• [0123]
    FIG. 6E shows components and operations in on-line edit mode to infer a semantic hierarchy from screen captures. This operation is illustrated with an example embodiment of a Windows run-time environment. The user interface 540 allows a user to input a text description of a test step. The text is parsed by the NL semantic engine 566. If the step is not parsed the user is prompted to modify the text description. The action and UI control description is passed from the NL semantic engine 566 to the semantic matching engine 568. Windows 592 provides a screen capture to an image analysis engine 594 and user action and screen capture to the record engine 560. The image analysis engine 594 provides the UI objects to the semantic engine 562 which, in turn, provides the semantic hierarchy to the record engine 560 and semantic matching engine 568. The record engine 560 provides the test object to the script 570 which then provides the test object to the User Interface 540.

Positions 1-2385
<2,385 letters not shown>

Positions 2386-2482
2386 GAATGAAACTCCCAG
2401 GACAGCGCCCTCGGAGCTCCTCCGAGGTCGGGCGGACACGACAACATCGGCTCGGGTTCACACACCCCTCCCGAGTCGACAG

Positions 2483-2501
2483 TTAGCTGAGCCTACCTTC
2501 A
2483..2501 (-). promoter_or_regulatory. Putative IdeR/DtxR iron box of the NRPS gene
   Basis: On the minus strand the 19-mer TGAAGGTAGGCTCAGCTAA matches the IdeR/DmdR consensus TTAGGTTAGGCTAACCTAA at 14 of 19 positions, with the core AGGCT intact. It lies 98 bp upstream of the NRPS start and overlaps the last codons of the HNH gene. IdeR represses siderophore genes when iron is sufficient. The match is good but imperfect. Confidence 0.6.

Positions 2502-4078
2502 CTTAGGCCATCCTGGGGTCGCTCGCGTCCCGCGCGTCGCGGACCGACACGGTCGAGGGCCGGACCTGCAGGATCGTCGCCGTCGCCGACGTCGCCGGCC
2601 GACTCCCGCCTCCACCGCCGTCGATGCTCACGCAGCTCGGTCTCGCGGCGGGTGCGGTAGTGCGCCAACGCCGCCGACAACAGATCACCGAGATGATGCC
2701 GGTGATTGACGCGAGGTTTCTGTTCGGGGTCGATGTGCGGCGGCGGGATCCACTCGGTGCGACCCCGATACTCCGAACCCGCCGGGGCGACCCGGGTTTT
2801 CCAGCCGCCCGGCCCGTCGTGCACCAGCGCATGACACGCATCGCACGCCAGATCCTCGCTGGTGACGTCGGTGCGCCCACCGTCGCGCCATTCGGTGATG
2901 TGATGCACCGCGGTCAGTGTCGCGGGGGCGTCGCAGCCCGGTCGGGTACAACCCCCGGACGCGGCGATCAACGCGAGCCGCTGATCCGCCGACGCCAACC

• [0124]
    FIG. 7 shows a method for executing the software testing application using natural language, and FIG. 8 shows a web page 800 resulting from execution of this method. FIGS. 7 and 8 are discussed together.
  • [0125]
    According to block 700, a dialogue box is displayed requesting a user to enter a step description. For example, dialogue box 810 appears on web page 800.
  • [0126]
    According to block 710, natural language text is received in the dialogue box. The natural language text both describes a location of a control displayed on the web page and instructs the software testing application to perform a UI event on the control. For example, assume the control is a hyperlink “People” displayed on the web page, and the UI event is to click on or activate the hyperlink and navigate to the corresponding web page associated with the hyperlink. Here, the user enters “Click on the people link in the HP Labs Israel section” in the dialogue box 810.
  • [0127]